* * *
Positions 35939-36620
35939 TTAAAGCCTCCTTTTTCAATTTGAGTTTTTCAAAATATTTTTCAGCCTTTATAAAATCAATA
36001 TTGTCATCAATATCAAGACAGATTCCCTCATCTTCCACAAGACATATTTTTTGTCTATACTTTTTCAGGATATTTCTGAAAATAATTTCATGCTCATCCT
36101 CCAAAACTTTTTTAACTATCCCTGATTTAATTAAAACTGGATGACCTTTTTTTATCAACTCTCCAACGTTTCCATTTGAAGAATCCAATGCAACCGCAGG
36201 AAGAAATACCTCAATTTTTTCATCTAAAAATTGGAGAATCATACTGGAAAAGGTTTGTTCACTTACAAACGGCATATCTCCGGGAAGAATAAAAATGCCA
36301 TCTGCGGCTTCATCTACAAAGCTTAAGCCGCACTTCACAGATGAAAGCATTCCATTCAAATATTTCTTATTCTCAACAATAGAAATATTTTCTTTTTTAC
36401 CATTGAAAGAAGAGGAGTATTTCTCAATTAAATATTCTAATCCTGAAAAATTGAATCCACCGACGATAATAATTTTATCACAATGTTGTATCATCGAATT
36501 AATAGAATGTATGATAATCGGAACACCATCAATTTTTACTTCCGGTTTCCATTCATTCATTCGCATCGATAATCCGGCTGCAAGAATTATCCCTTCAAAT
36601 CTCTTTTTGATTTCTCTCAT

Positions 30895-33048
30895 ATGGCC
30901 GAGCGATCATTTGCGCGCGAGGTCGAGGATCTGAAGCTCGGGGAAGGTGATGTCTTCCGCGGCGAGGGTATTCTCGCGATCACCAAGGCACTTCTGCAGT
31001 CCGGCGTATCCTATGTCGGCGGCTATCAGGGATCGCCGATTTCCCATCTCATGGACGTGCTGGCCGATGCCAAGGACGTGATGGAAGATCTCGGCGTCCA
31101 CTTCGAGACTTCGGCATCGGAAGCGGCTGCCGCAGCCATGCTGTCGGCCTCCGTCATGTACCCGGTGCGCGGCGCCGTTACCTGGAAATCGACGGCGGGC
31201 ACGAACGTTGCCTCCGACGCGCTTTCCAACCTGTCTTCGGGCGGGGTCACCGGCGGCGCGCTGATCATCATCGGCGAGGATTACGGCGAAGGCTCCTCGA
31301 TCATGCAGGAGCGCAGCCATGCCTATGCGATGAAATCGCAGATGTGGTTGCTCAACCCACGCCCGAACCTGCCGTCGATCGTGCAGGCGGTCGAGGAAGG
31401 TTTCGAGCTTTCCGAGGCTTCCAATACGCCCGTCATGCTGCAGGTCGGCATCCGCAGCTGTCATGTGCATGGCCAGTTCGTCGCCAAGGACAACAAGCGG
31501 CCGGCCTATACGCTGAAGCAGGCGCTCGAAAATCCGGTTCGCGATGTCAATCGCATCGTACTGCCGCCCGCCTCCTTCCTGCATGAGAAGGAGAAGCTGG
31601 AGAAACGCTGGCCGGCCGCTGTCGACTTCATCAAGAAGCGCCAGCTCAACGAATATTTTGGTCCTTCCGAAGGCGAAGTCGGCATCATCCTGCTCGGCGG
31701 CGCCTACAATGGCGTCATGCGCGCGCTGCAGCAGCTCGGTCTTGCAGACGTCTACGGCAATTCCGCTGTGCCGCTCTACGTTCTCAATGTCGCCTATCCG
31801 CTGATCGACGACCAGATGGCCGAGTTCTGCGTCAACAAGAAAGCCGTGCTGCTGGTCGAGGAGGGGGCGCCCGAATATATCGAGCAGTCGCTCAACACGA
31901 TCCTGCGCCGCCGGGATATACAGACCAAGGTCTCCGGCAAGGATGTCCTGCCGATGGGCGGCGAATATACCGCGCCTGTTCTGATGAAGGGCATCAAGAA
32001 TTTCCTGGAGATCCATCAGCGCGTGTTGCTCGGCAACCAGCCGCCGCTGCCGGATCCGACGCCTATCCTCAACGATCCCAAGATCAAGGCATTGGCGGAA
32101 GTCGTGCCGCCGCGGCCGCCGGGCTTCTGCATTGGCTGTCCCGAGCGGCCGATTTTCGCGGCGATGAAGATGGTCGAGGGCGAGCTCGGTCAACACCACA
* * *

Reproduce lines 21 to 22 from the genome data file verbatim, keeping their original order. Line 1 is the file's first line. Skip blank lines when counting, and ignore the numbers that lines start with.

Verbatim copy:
31801 CTGATCGACGACCAGATGGCCGAGTTCTGCGTCAACAAGAAAGCCGTGCTGCTGGTCGAGGAGGGGGCGCCCGAATATATCGAGCAGTCGCTCAACACGA
31901 TCCTGCGCCGCCGGGATATACAGACCAAGGTCTCCGGCAAGGATGTCCTGCCGATGGGCGGCGAATATACCGCGCCTGTTCTGATGAAGGGCATCAAGAA